• Expropriation Is Back - Is Christine Lagarde The Most Dangerous Woman In The World ? | Zero Hedge
    http://www.zerohedge.com/news/2014-07-03/expropriation-back-christine-lagarde-most-dangerous-woman-world

    I have gone on record that the most dangerous organization is the now French led IMF with Christine Lagarde at the helm, which has presented a concept report that debt cuts for over-indebted states are uncompromising and are to be performed more effectively in the future by defaulting on retirement accounts held in life insurance, mutual funds and other types of pension schemes, or arbitrarily extending debt perpetually so you cannot redeem. Yes you read correctly, The new IMF paper is described in great detail exactly how to now allow the private sector, which has invested in government bonds, to be expropriated to pay for the national debts of the socialist governments.

    I have been warning that there is an idea that has been running around behind the curtain that the national debt of the USA could be settled by usurping all pension funds in the country. Here is a remarkable blueprint that throws all previous considerations concerning the purchase of government bonds over the cliff. The IMF working paper from December 2013 states boldly:

    “The distinction between external debt and domestic debt can be quite important. Domestic debt issued in domestic currency typically offers a far wider range of partial default options than does foreign currency–denominated external debt. Financial repression has already been mentioned; governments can stuff debt into local pension funds and insurance companies, forcing them through regulation to accept far lower rates of return than they might otherwise demand.”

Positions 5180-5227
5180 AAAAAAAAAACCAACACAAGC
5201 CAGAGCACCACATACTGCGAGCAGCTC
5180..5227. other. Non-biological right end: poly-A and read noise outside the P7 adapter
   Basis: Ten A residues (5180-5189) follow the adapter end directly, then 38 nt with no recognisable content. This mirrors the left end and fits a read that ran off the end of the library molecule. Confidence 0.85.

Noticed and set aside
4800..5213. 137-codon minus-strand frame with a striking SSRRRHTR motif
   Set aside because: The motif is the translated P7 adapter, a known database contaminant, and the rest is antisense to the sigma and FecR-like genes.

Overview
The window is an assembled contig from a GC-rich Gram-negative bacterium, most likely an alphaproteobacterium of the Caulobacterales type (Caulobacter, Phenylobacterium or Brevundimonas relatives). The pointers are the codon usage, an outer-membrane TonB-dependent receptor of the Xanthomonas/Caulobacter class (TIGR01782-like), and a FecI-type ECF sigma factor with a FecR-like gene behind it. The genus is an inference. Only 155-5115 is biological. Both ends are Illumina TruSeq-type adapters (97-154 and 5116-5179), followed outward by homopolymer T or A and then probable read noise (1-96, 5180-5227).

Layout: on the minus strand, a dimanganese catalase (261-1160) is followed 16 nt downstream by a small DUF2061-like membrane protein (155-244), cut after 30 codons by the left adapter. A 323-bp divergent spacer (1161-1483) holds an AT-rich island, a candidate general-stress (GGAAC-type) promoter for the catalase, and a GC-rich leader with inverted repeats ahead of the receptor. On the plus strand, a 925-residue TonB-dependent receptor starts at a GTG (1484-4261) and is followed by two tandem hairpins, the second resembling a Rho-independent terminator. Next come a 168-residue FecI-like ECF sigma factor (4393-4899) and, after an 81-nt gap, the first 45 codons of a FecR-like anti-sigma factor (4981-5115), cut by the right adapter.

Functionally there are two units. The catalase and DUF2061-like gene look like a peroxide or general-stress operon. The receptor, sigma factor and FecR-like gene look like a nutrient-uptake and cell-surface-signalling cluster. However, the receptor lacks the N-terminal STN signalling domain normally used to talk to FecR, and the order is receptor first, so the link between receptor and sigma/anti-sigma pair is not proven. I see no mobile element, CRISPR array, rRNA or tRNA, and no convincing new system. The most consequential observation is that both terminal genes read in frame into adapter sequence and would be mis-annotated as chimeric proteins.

id/Page 8 (IMF-Sovereign-Debt-Crisis)

    Already in October 2013, the International Monetary Fund (IMF), suggested the Euro Crisis should be handled by raising taxes. The IMF lobbied for a property tax in Europe that should be imposed where there are no such taxes. The IMF has advocated for a general “debt tax” in the amount of 10 percent for each household in the Eurozone, which also has only modest savings.

    People are blind. They think this is authorization to go get the rich. They are going after everyone for the “rich” are tiny players in the game. People do not want to hear that. They want to think the rich can pay the bills for everyone else. That is not practical and even Julius Caesar recognized that they may be a small group, but they are the engine of the economy that creates jobs. It would have been popular for him to wipe out all the rich who he was against. But in the end, he had to solve the debt crisis by simply retroactively attribute all interest to capital in order to solve the debt crisis that led to the first civil war.